And so the challenge here is, and I go back to what I told you previously, how do we put the two leaders in a position to do a very hard thing, because immigration border deals are very hard. There’s a reason we haven’t done one in 40 or 50 years. They’re very, very hard. And again, I’m not looking necessarily to protect Mike Johnson, but Mike Johnson is a very precariously situated speaker of the House. And so the question is, how do we get instincts like Mike Turner’s to prevail in the Republican Party and how do we get enough Democratic votes on the left to make sure that we take advantage of this truly generational opportunity?
Again, don’t listen to me about this. Mitch McConnell, in the cabinet room, said, if we had Donald Trump as president, a Republican Senate and a Republican House, we would not get this deal.
MARGARET BRENNAN: Right.
REPRESENTATIVE JIM HIMES: So, my hope is that the two parties can come together to get it done.
MARGARET BRENNAN: Well, we will see. And, gentlemen, we appreciate you speaking in this bipartisan fashion and joining us both today.
We’ll be right back.
MARGARET BRENNAN: For some analysis on the situation in the Middle East we turn now to the former head of U.S. Central Command, General Frank McKenzie. He was in charge of U.S. forces in the Middle East for three years under the Trump and Biden administrations.
GENERAL FRANK MCKENZIE (Ret.), (Former Commander of U.S. Central Command): Good to be here, Margaret.
MARGARET BRENNAN: General, how would you assess the impact of the strikes so far which you just heard National Security Adviser Sullivan say is just the beginning?
GENERAL FRANK MCKENZIE: I think that’s pretty accurate. I don’t think we know yet. I think it’s going to require more work and I think we do need to have an understanding of what we want as an end state. For me, as the operational commander when I was in command, it would be that they cease attacks on our bases and operating positions in Iraq and Syria. That’s a pretty clear end state.
You know, the problem is, there’s a lot of talk about Iran actually not giving the order for the specific attack. And there’s some truth to that because around 2020 Iran began to give blanket clearance to these groups to attack United States positions in Iraq and Syria. So they now operate under a – sort of procedure where there’s no mother may I. They have the opportunity to generate these attacks without directly going back to Iran. And while Iran is certainly ultimately complicit because they provide the weapons, they provide the training, they provide the funding, in some cases they probably provide some targeting assistance. It’s hard sometimes to find that track back for a specific attack because of the way Iran has ingeniously designed their command and control process.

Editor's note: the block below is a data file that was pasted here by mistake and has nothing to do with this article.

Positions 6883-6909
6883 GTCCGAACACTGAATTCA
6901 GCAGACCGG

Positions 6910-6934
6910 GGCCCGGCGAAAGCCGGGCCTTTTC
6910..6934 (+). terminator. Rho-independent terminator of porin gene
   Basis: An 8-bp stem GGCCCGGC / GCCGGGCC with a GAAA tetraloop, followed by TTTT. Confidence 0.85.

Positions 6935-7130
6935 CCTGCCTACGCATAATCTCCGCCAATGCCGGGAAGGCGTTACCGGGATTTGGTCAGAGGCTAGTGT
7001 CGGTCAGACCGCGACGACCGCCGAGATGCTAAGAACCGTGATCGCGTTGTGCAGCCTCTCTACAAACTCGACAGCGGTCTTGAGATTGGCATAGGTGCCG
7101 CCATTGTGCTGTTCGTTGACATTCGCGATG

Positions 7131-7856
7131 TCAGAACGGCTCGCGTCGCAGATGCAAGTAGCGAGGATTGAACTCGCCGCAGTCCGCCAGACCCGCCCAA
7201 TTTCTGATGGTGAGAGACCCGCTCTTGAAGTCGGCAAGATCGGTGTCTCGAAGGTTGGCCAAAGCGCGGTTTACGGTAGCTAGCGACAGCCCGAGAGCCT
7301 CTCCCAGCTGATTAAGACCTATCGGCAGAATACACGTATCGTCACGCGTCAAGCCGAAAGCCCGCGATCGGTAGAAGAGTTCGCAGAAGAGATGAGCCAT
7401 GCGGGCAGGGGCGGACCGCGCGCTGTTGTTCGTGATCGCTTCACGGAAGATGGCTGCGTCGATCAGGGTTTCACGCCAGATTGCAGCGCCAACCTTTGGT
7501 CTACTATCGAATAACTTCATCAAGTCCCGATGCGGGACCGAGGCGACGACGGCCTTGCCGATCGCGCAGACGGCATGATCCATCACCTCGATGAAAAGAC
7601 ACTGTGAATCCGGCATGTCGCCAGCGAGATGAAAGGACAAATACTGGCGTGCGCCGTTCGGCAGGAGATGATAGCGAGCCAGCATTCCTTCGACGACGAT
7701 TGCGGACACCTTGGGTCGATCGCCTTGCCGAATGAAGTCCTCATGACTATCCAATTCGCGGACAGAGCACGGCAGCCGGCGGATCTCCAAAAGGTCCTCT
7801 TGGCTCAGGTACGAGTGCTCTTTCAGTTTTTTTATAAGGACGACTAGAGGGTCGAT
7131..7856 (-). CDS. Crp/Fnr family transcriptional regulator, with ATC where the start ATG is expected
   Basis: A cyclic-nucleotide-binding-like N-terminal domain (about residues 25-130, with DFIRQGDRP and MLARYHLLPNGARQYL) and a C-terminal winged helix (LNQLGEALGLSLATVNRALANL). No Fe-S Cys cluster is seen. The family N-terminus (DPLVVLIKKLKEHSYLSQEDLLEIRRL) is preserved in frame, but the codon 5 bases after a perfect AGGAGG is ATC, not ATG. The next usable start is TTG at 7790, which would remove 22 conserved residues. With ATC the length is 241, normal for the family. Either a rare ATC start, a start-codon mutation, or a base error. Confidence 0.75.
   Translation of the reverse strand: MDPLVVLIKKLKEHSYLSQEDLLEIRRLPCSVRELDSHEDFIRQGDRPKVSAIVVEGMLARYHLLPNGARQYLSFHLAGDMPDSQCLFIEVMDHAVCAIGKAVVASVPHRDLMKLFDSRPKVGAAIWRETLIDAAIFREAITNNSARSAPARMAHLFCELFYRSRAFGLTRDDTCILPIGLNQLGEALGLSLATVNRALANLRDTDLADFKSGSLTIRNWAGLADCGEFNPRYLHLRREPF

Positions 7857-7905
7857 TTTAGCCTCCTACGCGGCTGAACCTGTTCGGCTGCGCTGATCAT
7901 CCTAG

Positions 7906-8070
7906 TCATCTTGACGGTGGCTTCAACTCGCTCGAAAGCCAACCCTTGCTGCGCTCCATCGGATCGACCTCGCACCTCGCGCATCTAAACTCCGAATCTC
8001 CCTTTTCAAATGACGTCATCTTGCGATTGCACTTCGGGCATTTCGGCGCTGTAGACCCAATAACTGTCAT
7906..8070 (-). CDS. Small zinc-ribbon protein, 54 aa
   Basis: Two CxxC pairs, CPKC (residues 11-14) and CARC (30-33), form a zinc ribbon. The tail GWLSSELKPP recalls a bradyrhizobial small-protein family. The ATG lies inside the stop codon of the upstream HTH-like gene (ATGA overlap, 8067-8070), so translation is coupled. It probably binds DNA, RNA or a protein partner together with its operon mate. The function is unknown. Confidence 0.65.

MARGARET BRENNAN: That is important context on the question of whether they have control or not.
You, before this devastating attack that killed three American service people, you were on the record in a “Wall Street Journal” editorial saying, the U.S. – you referenced the president saying the U.S. doesn’t want to escalate. And you said, unfortunately, it is the U.S. that is being deterred not Iran and its proxies. To reset deterrence, we must apply violence Tehran understand.”
What would that look like?
GENERAL FRANK MCKENZIE: Margaret, and I – yes. I – first of all, I still stand by those words. I think this particular campaign we’re on, we’ve done two things that I think undercut us. First of all, there’s a continual reference in our policy statements about not wanting to escalate. Look, I agree, escalation is dangerous, but if the greatest fear is escalation, we should leave. We can reduce the danger of escalation to zero if we leave. Clearly, we have higher priorities than preventing escalation. So, we – we should recognize that.
The second part is, we have explicitly taken Iran itself off the list of potential targets in this campaign. I am not advocating for striking Iran. I am advocating that they need to be in the space of possible targets so that they – so that they’re held at risk. What happens when we say, well, we’re going to strike targets in Iraq and Syria? We’re not going to strike targets in Iran, at least kinetically targets in Iran. That gives them aid and comfort. That’s not a good thing to do.